Bald Brewer News – Spring Is Here!
Now that the temperatures are rising, prepare your classic summer beer, so it is ready to share with friends and family at those BBQ, hiking, mountain biking and camping excursions. Below are four different techniques, depending on experience, motivation and time and/or equipment limitations to make a great American Pale Ale. Remember, we are comfortable tweaking any of these recipe ideas to your liking. We can easily adjust the hop character, color, alcohol content and body of the beer on the fly. The goal is to create your own, unique style
1) Super Easy Technique (extract with grain recipe) – Start with our #1 selling Sunsplash American Pale Ale Beer Kit. Then, dry hop in the secondary fermenter with some Cascade, Citra. Glacier, and/or Eldorado hops. Use White Labs WLP008, WLP041 or WLP051 to accentuate the malt/citrus character! We will help you learn the subtle differences between these strains. Also, you can further enhance the citrusy character by using one of our Brewer’s Best all natural flavoring such as Tangerine or Grapefruit. These can be added to the secondary fermenter or as late as in the bottling or kegging process!
2) Also Super easy, Build It From Scratch With Bald Brewer (extract with grain recipe)
7.5 Lbs Light Liquid Malt Extract (LME)
8 oz Maris Otter Pale 2-Row
8oz Munich Lt. Malt
8oz Crystal 15L
8oz Flaked Barley
1oz Falconer’s Flight (7C’s) Hop (60)
1oz Glacier (30)
1oz Citra (10)
1oz Cascade (5)
2oz Cascade (dry hop for 7 days in secondary)
Muslin grain bag, caps, and priming sugar (if needed)
White Labs Yeasts WLP008, WLP041, or WLP051 (let us help you know the difference)
3) Intermediate Level, Build it using a “Brew In A Bag” (BIAB) Technique
Omit 8 oz Maris Otter Pale 2-row above and replace LME with 10 Lbs of American 2-Row. Other specialty grain, hops, and yeast suggestions will remain the same.
The bag should be rated for burst limit of 50 lbs or higher, large enough to hold your grain with room to spare and wide enough to drape over the top of the pot (although some folks simply tie it off and lower it in). Also, keep in mind that to use the BIAB technique, you will need at least an 8 gallon capacity pot (10 is preferred) to brew a 5 gallon batch of beer. It also really helps (but not mandatory) to have a high BTU burner, such as a Bayou Classic, for greater temperature control. Please see instructions below!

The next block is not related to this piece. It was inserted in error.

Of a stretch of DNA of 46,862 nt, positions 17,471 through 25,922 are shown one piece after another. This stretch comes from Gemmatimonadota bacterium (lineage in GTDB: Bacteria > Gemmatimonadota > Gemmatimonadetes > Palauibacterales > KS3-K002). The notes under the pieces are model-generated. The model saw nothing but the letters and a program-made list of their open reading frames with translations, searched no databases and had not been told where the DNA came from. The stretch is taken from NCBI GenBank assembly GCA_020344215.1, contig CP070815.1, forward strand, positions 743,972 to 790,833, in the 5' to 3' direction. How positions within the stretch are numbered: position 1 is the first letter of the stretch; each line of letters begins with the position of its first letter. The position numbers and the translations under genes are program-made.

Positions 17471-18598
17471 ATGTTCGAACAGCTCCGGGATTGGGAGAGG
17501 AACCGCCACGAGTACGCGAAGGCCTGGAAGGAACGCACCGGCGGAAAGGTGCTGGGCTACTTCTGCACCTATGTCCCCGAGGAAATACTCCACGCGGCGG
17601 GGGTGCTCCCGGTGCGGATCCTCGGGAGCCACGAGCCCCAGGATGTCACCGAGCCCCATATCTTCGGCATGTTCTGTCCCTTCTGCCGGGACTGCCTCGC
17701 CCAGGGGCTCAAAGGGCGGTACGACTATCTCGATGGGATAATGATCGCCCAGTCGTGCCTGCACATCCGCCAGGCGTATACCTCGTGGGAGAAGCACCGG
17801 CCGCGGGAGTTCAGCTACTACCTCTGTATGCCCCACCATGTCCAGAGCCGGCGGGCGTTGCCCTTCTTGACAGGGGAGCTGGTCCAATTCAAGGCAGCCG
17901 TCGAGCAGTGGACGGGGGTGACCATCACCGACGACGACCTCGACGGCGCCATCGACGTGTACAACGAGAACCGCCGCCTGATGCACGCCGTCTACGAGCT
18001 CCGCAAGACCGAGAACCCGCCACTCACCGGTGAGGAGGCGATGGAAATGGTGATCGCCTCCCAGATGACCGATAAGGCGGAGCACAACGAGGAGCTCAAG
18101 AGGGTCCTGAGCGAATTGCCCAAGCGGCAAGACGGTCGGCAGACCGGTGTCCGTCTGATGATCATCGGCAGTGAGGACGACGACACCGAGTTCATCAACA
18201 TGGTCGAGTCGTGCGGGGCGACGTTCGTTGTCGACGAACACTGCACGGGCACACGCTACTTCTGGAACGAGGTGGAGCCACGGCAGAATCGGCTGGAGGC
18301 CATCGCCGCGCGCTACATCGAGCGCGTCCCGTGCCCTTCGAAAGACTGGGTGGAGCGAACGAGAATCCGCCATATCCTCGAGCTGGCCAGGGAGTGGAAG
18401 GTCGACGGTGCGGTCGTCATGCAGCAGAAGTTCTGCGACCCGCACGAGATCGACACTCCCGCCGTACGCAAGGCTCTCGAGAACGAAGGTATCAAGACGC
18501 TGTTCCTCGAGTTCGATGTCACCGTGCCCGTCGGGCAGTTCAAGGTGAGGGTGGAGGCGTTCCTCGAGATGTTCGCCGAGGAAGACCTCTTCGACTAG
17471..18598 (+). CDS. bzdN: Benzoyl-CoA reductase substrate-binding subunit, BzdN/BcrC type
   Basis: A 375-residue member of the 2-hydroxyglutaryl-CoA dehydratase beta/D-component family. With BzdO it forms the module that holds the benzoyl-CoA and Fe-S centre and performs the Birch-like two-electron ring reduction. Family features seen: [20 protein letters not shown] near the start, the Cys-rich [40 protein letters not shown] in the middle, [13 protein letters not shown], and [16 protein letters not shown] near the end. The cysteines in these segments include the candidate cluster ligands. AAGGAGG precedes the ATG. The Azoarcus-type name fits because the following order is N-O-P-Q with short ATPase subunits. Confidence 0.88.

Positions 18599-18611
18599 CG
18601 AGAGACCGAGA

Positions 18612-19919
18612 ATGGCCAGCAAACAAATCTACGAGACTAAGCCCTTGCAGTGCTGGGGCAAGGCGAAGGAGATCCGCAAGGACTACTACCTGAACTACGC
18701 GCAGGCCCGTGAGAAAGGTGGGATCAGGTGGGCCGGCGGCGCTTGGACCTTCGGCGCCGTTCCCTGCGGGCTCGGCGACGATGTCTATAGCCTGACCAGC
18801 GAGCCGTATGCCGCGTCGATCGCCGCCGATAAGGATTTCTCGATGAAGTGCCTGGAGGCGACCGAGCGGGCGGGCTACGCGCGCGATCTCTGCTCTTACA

Brew in a Bag step-by-step
Step 1 – Heat the water and add the entire pre-boil volume of water to the kettle and heat to the target strike temperature. This is usually around 160 for a five gallon batch, as the grain addition will cause the temperature to drop.
Step 2 – Add the grains Once the strike temperature is hit, turn off the heat and put the bag into the kettle, ensuring a good overhang around the kettle to stop it from slipping in. Next, add the grains. Make sure they are fully submerged and stir gently until there are no more pesky dough balls in the mash. Once the grains are added, and the dough balls removed. put the lid on your kettle to reduce heat loss.
Step 3: Mashing – By mashing in a kettle, heat will be lost at a faster rate than if using an insulated mash tun. Keep an eye on the temperature. If it starts to drop, add more heat from whichever heat source you are using (e.g. gas). Another approach is to wrap a blanket round the kettle. Obviously, remove the kettle from the heat source before reaching for the blanket! No matter what option you go with, don’t reduce the mash time. Since there is no sparge stage, this is the only opportunity you have to extract as much of the fermentable sugars as possible.
Step 4: Collecting Wort – After about 60-70 minutes, the mash stage should be complete. Slowly pull the bag out of the pot and let any excess water drain into the wort below. Be careful, the bag will be very hot. To get as much wort as possible out of the grain, I keep a separate bucket handy with a colander placed in the bottom. After mashing, put the grain bag in the colander and leave alone for about 10 minutes. This should result in some additional wort being collected at the bottom which can then be added back to the brew kettle. Some others will set up a pulley system with a ladder to hang the grain bag over the kettle so the wort will drain right into the kettle.
That’s it! The wort should now be ready for the boil. From here on out the steps are the same as if you were doing an extract or all-grain brew.
ENJOY! Mark, Bald Brewer.